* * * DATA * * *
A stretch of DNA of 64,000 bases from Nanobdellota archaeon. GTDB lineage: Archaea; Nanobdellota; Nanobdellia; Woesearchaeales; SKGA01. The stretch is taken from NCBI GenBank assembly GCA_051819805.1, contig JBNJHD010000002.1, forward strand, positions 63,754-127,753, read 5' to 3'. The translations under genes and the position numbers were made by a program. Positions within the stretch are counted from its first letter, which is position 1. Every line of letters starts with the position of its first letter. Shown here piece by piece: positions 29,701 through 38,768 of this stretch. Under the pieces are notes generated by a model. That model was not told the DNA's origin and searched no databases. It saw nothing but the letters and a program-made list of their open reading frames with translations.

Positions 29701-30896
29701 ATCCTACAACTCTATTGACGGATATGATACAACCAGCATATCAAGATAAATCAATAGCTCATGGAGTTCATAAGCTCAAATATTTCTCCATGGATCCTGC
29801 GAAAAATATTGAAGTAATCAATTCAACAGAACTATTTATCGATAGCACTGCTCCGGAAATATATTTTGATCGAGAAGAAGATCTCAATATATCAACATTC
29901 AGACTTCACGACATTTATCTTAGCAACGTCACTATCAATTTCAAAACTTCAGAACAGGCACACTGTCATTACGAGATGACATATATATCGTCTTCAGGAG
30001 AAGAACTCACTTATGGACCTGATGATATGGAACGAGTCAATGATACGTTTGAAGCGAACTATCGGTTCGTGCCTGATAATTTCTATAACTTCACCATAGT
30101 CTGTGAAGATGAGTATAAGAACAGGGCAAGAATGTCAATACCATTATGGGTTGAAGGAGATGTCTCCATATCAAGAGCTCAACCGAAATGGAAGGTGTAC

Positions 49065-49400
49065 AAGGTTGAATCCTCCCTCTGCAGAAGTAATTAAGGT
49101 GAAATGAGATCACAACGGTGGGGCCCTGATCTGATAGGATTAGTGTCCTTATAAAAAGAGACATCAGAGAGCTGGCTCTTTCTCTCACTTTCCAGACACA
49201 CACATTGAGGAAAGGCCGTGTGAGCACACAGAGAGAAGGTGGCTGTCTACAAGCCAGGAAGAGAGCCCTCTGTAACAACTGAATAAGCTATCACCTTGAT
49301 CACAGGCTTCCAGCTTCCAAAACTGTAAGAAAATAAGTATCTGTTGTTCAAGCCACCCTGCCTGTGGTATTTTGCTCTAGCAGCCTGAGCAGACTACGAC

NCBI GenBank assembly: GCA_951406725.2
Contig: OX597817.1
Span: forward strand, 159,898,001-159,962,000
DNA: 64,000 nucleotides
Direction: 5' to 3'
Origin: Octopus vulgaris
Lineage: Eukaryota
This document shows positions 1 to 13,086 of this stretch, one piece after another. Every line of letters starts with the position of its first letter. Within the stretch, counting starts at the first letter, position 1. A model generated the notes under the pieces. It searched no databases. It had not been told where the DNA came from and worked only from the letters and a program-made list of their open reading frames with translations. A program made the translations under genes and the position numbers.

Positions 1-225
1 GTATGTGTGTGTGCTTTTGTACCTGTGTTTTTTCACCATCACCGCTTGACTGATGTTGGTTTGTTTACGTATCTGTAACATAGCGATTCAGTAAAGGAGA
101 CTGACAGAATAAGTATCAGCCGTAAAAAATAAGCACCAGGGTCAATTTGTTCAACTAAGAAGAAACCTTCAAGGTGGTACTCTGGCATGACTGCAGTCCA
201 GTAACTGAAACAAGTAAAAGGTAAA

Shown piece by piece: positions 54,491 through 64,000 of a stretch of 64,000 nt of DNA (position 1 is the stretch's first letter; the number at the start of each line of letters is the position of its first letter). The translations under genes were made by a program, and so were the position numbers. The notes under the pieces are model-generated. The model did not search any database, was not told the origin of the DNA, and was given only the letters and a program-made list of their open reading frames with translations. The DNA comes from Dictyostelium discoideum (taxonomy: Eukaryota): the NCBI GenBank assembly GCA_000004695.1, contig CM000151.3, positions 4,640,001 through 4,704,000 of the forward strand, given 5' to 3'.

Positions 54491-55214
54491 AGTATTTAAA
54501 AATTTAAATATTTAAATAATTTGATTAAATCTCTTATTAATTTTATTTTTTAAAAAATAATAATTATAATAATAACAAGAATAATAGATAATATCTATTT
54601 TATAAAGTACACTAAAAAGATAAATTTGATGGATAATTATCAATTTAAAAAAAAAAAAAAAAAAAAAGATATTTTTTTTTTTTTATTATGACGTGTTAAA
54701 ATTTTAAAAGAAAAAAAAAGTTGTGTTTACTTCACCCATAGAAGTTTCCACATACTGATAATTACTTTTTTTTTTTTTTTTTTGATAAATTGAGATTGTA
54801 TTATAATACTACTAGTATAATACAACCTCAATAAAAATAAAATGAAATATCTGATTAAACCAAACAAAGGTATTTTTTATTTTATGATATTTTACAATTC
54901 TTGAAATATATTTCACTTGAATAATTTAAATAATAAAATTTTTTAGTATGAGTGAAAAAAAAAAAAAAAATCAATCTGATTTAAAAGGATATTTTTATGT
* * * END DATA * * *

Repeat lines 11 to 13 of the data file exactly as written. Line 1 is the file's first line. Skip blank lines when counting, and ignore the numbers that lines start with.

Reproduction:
49201 CACATTGAGGAAAGGCCGTGTGAGCACACAGAGAGAAGGTGGCTGTCTACAAGCCAGGAAGAGAGCCCTCTGTAACAACTGAATAAGCTATCACCTTGAT
49301 CACAGGCTTCCAGCTTCCAAAACTGTAAGAAAATAAGTATCTGTTGTTCAAGCCACCCTGCCTGTGGTATTTTGCTCTAGCAGCCTGAGCAGACTACGAC

NCBI GenBank assembly: GCA_951406725.2